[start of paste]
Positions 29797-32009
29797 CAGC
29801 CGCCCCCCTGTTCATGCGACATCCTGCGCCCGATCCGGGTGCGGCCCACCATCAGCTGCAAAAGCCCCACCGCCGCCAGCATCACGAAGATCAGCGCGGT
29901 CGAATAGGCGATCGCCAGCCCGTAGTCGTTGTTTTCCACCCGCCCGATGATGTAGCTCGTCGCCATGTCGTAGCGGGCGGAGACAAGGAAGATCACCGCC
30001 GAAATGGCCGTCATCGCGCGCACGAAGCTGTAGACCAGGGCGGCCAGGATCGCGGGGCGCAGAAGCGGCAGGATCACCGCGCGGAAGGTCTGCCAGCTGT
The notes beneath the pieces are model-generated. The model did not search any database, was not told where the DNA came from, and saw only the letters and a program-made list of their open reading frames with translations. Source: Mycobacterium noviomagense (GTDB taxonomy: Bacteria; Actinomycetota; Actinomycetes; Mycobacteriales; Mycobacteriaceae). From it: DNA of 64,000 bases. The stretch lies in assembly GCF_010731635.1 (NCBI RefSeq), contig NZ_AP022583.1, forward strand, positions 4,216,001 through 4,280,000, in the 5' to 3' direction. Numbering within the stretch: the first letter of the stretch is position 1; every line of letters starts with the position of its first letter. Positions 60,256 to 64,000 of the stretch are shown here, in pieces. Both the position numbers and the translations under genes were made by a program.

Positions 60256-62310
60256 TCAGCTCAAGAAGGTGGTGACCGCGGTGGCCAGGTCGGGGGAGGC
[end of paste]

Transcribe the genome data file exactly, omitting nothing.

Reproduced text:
Positions 29797-32009
29797 CAGC
29801 CGCCCCCCTGTTCATGCGACATCCTGCGCCCGATCCGGGTGCGGCCCACCATCAGCTGCAAAAGCCCCACCGCCGCCAGCATCACGAAGATCAGCGCGGT
29901 CGAATAGGCGATCGCCAGCCCGTAGTCGTTGTTTTCCACCCGCCCGATGATGTAGCTCGTCGCCATGTCGTAGCGGGCGGAGACAAGGAAGATCACCGCC
30001 GAAATGGCCGTCATCGCGCGCACGAAGCTGTAGACCAGGGCGGCCAGGATCGCGGGGCGCAGAAGCGGCAGGATCACCGCGCGGAAGGTCTGCCAGCTGT
The notes beneath the pieces are model-generated. The model did not search any database, was not told where the DNA came from, and saw only the letters and a program-made list of their open reading frames with translations. Source: Mycobacterium noviomagense (GTDB taxonomy: Bacteria; Actinomycetota; Actinomycetes; Mycobacteriales; Mycobacteriaceae). From it: DNA of 64,000 bases. The stretch lies in assembly GCF_010731635.1 (NCBI RefSeq), contig NZ_AP022583.1, forward strand, positions 4,216,001 through 4,280,000, in the 5' to 3' direction. Numbering within the stretch: the first letter of the stretch is position 1; every line of letters starts with the position of its first letter. Positions 60,256 to 64,000 of the stretch are shown here, in pieces. Both the position numbers and the translations under genes were made by a program.

Positions 60256-62310
60256 TCAGCTCAAGAAGGTGGTGACCGCGGTGGCCAGGTCGGGGGAGGC